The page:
Turkish politics, unfortunately, have become too much familiar with “tape wars.” Tapes and videos, almost all recorded illegally, are leaked to the Internet to harm political opponents and the perpetrators almost always remain unknown.
A recent “battle” between the supporters of the Fethullah Gülen Movement and the government has been no exception. Both sides have been using social media as a battleground, and various recordings and documents – the most recent ones being phone conversations of Fethullah Gülen and a document that allegedly showed the National Intelligence Agency’s (MİT) role in the killing of three Kurdish women in Paris
last year – have been published on the Internet since the launch of a graft probe on Dec. 17.
The opposition was the first victim of leaks onto the internet. The Nationalist Movement Party’s (MHP) 10 senior politicians resigned in May, 2011 when a website published videos allegedly showing the politicians with their mistresses. Deniz Baykal, then –leader of the main opposition Republican People’s Party (CHP), was forced to resign when a similar tape about him was leaked in May, 2010.
As efforts to shape politics through tapes continue, the Turkish government is trying to justify its latest move to increase control over the Internet by saying that it aims to “protect private life.”
Transportation, Maritime Affairs and Communications Minister Lütfi Elvan told a parliamentary commission the current law is insufficient to prevent the violation of private life. According to the draft that was modified yesterday in the commission meeting, access to content that violates personal privacy will be blocked without a court decision, but it will be allowed if a court decision does not follow in 48 hours.
It is no secret the government and the ruling Justice and Development Party (AKP) have had a complicated relationship with the Internet. The party widely uses it, especially in the social media where the AKP reportedly has thousands of “militant accounts,” to promote the party and sometimes harshly attack its critics. But when it comes to criticism against the party, the social media is a “menace,” as Prime Minister Recep Tayyip Erdoğan
put it during the Gezi protests.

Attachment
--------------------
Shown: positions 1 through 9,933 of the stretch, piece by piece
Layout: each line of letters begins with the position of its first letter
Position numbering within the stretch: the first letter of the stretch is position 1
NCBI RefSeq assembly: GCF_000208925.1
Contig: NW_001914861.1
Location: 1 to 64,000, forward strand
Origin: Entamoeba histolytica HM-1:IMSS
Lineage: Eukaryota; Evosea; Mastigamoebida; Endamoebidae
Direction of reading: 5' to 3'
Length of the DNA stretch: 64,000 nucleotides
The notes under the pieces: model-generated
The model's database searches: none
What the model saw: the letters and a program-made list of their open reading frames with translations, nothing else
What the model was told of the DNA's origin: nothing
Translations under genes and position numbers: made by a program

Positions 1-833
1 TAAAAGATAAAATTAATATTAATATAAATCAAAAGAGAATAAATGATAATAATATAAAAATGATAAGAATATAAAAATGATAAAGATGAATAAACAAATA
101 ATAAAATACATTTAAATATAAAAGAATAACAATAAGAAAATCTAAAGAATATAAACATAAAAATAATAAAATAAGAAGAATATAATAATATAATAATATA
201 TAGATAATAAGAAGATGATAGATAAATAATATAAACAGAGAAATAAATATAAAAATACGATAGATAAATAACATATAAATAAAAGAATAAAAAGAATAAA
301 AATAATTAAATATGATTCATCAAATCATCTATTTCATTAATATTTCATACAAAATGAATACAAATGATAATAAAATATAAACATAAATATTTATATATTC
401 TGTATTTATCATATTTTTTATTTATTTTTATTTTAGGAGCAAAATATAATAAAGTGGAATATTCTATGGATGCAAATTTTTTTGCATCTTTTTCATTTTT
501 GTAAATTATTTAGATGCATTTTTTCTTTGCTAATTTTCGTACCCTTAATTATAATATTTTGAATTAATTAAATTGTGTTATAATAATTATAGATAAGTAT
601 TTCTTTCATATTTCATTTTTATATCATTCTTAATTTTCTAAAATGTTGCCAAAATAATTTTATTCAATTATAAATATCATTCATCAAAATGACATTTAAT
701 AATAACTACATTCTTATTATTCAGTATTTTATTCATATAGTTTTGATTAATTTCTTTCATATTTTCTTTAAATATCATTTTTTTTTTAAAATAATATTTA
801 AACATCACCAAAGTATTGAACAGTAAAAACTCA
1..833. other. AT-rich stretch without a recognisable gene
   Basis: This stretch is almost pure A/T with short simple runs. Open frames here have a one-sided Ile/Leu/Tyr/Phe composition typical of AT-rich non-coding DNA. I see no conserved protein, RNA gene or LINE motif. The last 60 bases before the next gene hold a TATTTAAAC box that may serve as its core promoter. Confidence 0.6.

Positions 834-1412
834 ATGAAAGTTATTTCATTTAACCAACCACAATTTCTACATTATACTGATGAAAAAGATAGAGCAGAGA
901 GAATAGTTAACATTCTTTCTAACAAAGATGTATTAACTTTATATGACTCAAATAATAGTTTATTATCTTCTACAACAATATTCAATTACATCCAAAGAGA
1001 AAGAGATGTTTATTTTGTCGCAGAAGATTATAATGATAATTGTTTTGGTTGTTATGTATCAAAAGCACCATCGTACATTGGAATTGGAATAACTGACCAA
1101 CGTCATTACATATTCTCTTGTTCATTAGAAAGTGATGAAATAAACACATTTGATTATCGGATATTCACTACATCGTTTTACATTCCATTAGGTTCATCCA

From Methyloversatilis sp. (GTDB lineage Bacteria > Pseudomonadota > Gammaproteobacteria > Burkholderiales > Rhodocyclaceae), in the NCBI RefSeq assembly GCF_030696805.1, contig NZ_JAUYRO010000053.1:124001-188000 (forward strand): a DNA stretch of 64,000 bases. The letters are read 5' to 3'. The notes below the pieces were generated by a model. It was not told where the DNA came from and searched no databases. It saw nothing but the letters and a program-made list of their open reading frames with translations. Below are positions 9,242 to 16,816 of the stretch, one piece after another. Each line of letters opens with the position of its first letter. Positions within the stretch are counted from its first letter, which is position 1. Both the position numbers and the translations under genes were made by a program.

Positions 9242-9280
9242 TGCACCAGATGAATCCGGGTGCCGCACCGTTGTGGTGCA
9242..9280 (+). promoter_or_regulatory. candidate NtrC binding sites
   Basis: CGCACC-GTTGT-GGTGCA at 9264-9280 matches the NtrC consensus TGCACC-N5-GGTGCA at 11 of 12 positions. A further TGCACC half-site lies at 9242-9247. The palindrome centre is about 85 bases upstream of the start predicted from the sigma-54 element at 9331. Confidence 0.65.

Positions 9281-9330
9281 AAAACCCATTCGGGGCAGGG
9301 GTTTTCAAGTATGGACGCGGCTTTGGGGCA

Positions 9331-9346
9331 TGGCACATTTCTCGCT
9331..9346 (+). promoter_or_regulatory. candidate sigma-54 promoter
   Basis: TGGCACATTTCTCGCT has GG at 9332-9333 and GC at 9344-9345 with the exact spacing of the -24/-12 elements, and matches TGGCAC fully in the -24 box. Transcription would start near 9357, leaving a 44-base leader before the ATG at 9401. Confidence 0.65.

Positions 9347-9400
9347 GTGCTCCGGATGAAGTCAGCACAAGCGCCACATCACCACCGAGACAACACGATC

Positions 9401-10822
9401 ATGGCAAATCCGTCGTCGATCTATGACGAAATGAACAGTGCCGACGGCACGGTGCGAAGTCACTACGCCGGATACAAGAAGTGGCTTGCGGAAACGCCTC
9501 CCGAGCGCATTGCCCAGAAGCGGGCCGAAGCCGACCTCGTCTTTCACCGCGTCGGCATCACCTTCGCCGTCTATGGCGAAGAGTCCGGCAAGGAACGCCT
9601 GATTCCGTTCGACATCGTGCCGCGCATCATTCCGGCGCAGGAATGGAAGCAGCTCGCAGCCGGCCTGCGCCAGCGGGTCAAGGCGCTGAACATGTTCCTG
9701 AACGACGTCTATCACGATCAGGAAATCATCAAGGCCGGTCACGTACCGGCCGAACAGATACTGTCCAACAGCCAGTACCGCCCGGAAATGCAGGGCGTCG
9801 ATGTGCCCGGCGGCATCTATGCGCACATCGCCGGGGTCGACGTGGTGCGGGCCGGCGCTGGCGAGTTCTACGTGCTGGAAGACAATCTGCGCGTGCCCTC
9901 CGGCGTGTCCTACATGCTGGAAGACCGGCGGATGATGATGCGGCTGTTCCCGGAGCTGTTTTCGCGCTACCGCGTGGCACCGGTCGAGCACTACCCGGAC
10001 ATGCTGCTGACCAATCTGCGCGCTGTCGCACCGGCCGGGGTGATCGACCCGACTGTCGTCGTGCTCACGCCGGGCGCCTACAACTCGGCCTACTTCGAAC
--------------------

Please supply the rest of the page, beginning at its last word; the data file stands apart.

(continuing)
And the AKP is no frontier on the protection of private lives, either. At the time the MHP tapes were leaked to the Internet, Prime Minister Erdoğan did not hesitate to slam the opposition. “Is he with his own wife that we call it private? This not private, it is public. This is public immorality, nothing more,” he said in 2011, without questioning the source of the leak, which is still unknown to date.
The same prime minister, however, changed his tune when his party was the victim of the “tape wars.”
“The plot [against the government] is similar to the one against Baykal,” he said on Dec. 25, 2013, when footage of his ministers and relatives appeared online. “If we do not react to this plot, the ugly games being played on Turkey will continue,” he added.
While the government takes precautions to immediately act in case the tapes turn against it, illegal recordings are not the sole problem Internet users in Turkey face. Thousands of websites, most as a “precaution” without a court ruling, are banned in the country.
In the meantime, 40 users of Ekşi Sözlük, one of Turkey’s most popular websites that publishes user-contributed content, and its owner Sedat Kapanoğlu, are on trial for “publicly degrading religious values” for their critical articles on God, Prophet Mohammed, heaven, hell, Quran, Bible, and Jesus, facing prison terms of up to 1.5 years. The prosecutor acted on a complaint from Adnan Oktar, aka Harun Yahya, a staunch enemy of evolution and anything related to it.
In addition, hundreds of people face prosecution for their activities on social media during the Gezi protests – not surprisingly, not a single one is an AKP supporter.
The internet would be a lovely place if everyone could only access the content they agree to. Until then, we are lucky to have a government that knows exactly what we need to know.